Your employee heads away for a week or two of brews and BBQs. You know the rules and you're ready to pay them right through. But you're a bit taken aback to see that they actually get paid more while they're on holiday. How does that work!?
Holiday pay is either:
- the employee’s ordinary weekly pay OR
- the employee’s last 52 weeks’ average pay.
As the employer, you have to pay them whichever one is higher. This rule means that people often receive more than their normal salary when they take annual leave.
So if your employee has been receiving taxable payments on top of their normal pay (say, an accommodation allowance), their average weekly pay will be higher than their ordinary pay.
If that still sounds strange to you, this quick video might help clear things up.
Now, here's where we get into choppy waters: if holiday pay is higher due to accommodation allowances, some employers get a bit cunning and reduce the allowance while the employee is on holiday, which lowers the 52-week average, bringing the holiday pay rate closer to the normal rate.
The legislation is a bit unclear – although the employee should definitely be receiving the higher rate for their leave, the rules around “dropping” the accommodation allowance are vague, because technically the employee is still being paid the higher holiday rate.
As with many staff issues, when in doubt, check the employment agreement. If it says that the accommodation allowance will be paid at a set rate, we recommend that you follow the contract, paying the full accommodation allowance while the employee is away on annual leave, as well as the higher rate for the leave days.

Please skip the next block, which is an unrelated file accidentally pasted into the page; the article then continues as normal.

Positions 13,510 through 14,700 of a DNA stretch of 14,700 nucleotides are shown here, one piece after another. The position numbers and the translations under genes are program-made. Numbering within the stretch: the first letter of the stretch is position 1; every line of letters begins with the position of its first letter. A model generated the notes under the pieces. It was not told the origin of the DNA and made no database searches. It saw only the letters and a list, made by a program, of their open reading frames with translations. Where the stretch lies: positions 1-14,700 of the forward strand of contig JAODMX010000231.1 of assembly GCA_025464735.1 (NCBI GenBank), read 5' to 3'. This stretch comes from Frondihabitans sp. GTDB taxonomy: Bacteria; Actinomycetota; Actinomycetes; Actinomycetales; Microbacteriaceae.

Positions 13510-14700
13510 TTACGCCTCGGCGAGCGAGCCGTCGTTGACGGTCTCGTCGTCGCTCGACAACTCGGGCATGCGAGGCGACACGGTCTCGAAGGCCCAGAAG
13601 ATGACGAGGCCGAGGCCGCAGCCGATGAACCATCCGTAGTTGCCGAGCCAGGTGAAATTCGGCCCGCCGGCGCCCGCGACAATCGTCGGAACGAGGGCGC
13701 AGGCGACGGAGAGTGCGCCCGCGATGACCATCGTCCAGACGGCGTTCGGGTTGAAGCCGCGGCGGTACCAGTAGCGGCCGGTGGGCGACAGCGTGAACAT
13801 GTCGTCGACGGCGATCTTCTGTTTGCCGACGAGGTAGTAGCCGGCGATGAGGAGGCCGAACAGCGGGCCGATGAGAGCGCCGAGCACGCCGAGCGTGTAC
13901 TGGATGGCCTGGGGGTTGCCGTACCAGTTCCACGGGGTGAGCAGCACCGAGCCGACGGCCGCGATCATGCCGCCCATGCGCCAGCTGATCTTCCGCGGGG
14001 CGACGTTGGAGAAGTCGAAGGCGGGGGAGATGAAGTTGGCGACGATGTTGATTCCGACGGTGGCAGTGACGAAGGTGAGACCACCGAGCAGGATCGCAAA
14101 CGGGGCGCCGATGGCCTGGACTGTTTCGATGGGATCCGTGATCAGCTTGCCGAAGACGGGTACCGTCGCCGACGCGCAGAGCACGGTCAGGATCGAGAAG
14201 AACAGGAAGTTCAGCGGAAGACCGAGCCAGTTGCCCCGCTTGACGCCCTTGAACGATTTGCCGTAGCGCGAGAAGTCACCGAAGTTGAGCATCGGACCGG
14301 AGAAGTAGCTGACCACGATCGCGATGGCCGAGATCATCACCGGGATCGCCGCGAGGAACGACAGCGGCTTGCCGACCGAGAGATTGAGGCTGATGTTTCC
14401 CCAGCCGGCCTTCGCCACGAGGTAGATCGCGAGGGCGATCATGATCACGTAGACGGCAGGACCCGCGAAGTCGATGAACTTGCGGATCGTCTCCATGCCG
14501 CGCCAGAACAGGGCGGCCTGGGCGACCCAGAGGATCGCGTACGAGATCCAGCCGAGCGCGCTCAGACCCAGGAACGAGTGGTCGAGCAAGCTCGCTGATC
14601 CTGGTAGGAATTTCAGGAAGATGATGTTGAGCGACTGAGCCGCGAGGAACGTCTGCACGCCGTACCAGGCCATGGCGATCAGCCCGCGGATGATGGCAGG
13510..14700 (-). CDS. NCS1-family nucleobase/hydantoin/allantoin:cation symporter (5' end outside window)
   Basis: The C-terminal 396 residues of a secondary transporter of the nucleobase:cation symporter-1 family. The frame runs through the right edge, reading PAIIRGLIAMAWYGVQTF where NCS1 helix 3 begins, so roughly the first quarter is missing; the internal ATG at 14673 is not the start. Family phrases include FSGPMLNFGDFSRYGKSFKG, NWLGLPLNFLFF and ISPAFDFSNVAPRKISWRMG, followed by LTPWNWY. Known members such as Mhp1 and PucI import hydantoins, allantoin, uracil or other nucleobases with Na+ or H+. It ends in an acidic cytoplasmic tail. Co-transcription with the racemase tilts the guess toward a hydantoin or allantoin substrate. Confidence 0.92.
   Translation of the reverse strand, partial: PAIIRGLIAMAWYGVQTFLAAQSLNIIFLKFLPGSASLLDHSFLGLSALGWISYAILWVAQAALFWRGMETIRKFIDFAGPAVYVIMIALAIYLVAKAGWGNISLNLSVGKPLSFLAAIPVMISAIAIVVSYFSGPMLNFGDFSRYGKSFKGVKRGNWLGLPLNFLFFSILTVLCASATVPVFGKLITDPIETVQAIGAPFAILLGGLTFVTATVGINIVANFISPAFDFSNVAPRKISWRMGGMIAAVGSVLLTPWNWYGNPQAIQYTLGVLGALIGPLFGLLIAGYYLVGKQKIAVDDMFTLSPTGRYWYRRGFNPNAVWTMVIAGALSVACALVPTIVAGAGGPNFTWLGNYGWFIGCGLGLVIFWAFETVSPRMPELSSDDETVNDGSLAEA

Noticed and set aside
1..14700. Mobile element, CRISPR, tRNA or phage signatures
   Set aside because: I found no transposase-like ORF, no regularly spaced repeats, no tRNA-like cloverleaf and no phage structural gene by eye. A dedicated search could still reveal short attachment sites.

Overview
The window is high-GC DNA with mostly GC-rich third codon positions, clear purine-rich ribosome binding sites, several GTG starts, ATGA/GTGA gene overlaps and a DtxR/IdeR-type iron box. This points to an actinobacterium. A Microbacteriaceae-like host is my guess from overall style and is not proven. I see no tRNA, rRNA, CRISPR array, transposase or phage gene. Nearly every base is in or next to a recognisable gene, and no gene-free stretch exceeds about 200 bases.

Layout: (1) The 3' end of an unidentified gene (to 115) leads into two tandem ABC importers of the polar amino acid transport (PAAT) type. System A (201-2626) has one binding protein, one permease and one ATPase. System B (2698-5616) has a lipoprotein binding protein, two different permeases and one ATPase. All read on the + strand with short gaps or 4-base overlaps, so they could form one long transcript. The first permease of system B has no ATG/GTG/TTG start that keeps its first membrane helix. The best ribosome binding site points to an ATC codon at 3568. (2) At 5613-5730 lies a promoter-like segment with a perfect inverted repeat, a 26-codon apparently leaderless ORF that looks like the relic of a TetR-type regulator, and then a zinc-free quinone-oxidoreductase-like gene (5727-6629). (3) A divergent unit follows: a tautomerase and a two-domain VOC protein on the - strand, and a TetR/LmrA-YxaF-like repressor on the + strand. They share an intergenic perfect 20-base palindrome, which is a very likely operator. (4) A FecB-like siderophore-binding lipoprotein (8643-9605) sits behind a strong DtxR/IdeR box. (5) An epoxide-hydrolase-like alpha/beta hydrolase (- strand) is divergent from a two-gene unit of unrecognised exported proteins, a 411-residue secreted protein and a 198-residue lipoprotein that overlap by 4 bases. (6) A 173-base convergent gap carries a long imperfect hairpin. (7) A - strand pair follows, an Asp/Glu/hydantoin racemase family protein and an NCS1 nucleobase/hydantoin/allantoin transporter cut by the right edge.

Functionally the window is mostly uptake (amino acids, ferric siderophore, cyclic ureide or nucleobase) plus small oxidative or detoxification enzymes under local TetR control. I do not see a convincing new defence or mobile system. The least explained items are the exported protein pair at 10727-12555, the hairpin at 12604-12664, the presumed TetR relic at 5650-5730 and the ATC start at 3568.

So you've got an employee who's racked up weeks (or months!) of leave and refuses to take a break. You're worried about the impact on your roster or financials if they take it all at once.
Annual leave is like a McDonald's cheeseburger. It never goes off. It rolls over from year to year, building up if it’s not taken. It can’t be capped. You can’t take away somebody's leave, even if they've accumulated heaps or if it’s been held a long time. But you can ask them to take up to two weeks' leave, at least two weeks in advance.
Time is Money
People in NZ are required to take time off for Health and Safety reasons. Employers can give more than 4 weeks’ holiday per year, but not less.
It is okay to pay one week’s annual leave as a cash-up, but not more than one week. Check out our extremely helpful guide to cashing out leave.
If the employee continues to work, you can't give them their holiday pay. Only one week a year can be taken as a cash-up. Everybody needs to take time off to be paid all their leave (or quit). If you're paying 3 weeks’ holidays, make sure they're taking 3 weeks off.
The purpose of 4 weeks’ holiday each year is to give employees some R&R, so that the workforce stays rested and focused.
Employees can ask to be paid the entire value of their holiday pay at the start of their leave period. If it’s not an option financially for your company to pay it all at once, make sure the employment agreement mentions that any leave taken will be paid on the next normal payday.
Leave in NZ is notoriously confusing, so we can't cover it all in one go. If you need to get more specific, check out our pieces on holiday rates and cashups.
If it seems overwhelming, don't panic! Get to know the big rules, refer back to your employment agreements, and if you're worried, talk to an expert. On that note, we're always keen to hear your questions - call us on 0800 746 701, or shoot us a message via our contact page.